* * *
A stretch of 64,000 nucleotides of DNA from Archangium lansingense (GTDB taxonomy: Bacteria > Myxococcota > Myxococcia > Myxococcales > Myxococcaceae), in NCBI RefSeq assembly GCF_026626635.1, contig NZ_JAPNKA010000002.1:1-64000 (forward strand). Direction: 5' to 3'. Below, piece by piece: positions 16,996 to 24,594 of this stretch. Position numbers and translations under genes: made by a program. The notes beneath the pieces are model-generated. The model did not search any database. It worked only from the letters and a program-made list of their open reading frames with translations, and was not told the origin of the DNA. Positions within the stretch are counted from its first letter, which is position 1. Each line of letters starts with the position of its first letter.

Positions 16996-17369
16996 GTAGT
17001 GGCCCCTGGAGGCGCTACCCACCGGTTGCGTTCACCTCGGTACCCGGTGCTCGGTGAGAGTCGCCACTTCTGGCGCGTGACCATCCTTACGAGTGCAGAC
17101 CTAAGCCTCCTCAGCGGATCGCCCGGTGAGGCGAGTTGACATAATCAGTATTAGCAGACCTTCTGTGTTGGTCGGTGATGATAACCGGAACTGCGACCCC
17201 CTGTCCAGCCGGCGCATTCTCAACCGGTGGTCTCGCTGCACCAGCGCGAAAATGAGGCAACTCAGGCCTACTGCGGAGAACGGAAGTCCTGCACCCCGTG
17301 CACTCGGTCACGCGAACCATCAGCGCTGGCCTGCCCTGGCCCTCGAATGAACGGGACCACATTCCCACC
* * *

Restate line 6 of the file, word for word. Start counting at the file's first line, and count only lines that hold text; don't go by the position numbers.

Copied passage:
17201 CTGTCCAGCCGGCGCATTCTCAACCGGTGGTCTCGCTGCACCAGCGCGAAAATGAGGCAACTCAGGCCTACTGCGGAGAACGGAAGTCCTGCACCCCGTG